Cell mediated gene therapy is another approach in which cells are transfected ex vivo with the cDNA encoding for the desired growth factor and are subsequently administered to the injury site for tissue regeneration. The disadvantages of cell based gene therapy compared to acellular approaches are related to costs and also the necessity to obtain sufficient amounts of suitable autologous cell material. Furthermore, the procedure is more difficult to perform than the before mentioned acellular approaches, it is more time-consuming due to the necessity to expand the autologous cells. Additionally, the work has to be done according to the guidelines of Good Manufacturing Practice (GMP). However, there are also noteworthy advantages, since the delivered cells themselves might actively participate in the regeneration process. Due to complications associated with allogenic cell sources, the use of autologous cells is the gold standard in the clinics so far [65]. But, there is also a drawback of this technique. An additional treatment or surgery is required in order to obtain these cells being often accompanied by a significant tissue morbidity at the site of explantation [66]. The current practices and studies in bone and cartilage regeneration generally involve mesenchymal stem cells (MSCs) derived either from bone marrow or other sources. Owen and co-workers already showed in the late 1980s that bone marrow derived stem cells (BMDSCs) can be differentiated towards different cell types including bone [67]. More recently, an alternative, powerful method was established to re-program non-stem cells to so-called "induced pluripotent stem cells" (IPSCs). Here, somatic cells (e.g. adipocytes which can be obtained easily by liposuction) are dedifferentiated to so-called induced pluripotent stem cells (iPSCs) which subsequently are again differentiated to MSCs [68]. This new method is not yet in clinical use, but first clinical trials using IPSCs for macular degeneration have been initiated in Japan [69]. In one of the early clinical studies addressing the treatment of bone disorders, the transplantation of allogenic MSCs has been investigated in children with osteogenesis imperfecta. In this study, the allogenic BDMSCs were shown to improve the velocity of bone growth in five of the six patients [70] which led to several follow-ups in the field of bone regeneration. Recently, a clinical trial has investigated the effect of BMDSCs for craniofacial bone regeneration. Here, accelerated alveolar bone regeneration could be observed in a jawbone defect thereby eliminating the need for secondary bone grafting [71]. While usage of BDMSCs progresses in clinical trials aiming for bone regeneration, pre-clinical studies already involve MSC-based gene delivery. In one of these pre-clinical studies, bone marrow derived cells were co-transfected with cDNAs encoding for BMP-2 and vascular endothelial growth factor-165 (VEGF-165) in order to induce bone regeneration by means of BMP-2 mediated osteogenesis and VEGF mediated angiogenesis [72]. The cohort expressing both growth factors simultaneously was found to be better in terms of the formation and deposition of newly formed bone compared to the cohorts expressing only one of the two growth factors in rabbit orbital defect model [72]. The delivery of VEGF in combination with the osteogenic BMP-2 induces neo- vascularization of the newly formed bone tissue thus enabling superior supply of nutrients [73].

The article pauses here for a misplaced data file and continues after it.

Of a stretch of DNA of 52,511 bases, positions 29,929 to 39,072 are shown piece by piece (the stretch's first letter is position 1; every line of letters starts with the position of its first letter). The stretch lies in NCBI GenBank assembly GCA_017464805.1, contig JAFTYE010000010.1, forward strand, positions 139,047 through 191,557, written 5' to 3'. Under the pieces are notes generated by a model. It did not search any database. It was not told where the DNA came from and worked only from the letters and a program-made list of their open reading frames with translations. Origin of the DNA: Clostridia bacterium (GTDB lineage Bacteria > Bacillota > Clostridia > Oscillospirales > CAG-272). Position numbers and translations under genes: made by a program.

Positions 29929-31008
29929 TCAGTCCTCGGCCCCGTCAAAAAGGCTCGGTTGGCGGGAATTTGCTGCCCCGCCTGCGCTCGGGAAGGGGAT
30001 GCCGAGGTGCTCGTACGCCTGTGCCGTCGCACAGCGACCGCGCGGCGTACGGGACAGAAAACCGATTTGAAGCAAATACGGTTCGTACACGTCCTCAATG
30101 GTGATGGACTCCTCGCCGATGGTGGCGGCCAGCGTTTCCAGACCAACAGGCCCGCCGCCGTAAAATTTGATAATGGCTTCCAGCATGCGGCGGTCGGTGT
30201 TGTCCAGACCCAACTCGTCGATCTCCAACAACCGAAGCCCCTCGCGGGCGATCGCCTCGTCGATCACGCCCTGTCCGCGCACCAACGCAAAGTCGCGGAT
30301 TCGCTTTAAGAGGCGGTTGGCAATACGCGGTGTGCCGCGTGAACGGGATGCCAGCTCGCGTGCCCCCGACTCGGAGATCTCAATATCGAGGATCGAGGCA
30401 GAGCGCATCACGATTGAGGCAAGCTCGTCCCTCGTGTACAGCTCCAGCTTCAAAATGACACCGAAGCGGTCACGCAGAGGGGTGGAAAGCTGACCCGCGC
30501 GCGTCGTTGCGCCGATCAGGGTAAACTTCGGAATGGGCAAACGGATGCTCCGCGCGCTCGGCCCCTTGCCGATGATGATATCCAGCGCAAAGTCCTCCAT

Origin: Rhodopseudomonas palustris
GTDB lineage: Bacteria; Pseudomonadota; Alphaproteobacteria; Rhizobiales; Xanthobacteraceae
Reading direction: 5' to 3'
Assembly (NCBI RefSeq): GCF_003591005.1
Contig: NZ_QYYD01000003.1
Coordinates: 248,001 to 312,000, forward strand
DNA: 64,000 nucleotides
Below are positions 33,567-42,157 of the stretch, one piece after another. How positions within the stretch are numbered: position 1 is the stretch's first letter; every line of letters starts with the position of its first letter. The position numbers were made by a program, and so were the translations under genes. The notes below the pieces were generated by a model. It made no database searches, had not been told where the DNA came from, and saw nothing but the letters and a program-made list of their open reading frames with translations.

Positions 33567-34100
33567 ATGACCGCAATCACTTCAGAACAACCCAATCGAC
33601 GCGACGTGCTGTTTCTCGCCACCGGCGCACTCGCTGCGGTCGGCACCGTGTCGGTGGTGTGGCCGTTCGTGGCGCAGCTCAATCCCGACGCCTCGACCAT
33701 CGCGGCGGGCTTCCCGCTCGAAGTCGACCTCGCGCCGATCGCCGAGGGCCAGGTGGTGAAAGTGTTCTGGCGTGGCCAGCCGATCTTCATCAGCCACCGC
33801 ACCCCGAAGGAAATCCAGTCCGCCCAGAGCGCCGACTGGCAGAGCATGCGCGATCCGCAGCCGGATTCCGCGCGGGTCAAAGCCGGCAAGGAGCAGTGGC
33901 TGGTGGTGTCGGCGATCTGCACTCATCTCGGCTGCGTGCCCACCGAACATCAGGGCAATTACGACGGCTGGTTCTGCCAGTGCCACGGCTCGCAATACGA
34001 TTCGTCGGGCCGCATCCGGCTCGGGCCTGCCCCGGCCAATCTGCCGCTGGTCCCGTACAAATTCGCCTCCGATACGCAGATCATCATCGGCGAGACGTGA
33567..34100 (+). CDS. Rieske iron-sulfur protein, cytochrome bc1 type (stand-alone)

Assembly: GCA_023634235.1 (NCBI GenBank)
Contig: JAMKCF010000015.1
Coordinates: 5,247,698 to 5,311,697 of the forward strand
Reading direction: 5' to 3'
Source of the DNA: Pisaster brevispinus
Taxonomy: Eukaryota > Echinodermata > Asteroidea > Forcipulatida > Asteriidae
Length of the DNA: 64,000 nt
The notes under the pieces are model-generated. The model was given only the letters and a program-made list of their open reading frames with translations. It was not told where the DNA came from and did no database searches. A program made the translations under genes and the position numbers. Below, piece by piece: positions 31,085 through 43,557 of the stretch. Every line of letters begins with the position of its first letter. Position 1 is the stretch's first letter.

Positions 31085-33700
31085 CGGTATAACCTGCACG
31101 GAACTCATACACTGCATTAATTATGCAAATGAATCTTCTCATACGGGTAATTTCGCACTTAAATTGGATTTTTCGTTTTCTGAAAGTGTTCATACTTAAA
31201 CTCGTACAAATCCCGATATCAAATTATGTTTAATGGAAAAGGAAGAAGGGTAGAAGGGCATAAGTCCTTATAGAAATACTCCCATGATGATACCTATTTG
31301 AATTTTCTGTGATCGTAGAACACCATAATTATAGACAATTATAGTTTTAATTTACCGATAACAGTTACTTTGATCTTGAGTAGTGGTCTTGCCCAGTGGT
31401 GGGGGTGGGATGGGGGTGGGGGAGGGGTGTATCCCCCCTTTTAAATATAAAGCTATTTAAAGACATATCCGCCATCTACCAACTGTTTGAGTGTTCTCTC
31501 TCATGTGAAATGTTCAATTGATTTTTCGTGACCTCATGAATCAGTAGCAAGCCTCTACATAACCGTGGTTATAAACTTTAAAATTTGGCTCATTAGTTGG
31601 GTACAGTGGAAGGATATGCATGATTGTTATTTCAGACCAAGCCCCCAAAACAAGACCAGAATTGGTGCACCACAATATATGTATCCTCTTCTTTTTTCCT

Harvesting bone marrow is not an easy procedure since it often causes post-operational pain. Therefore, alternative stem-cell sources, such as adipose tissue, have been intensively investigated. In a study employing BMP-2 transfected adipose stem cells, their potential for bone regeneration was clearly demonstrated. When rats were treated with the transfected stem cells being embedded into alginate gels, complete bone healing was observed in a cranial defect model [74]. Thus, due to the easy of collection adipose tissue derived stem cells are preferred over BMDSCs at least for this application.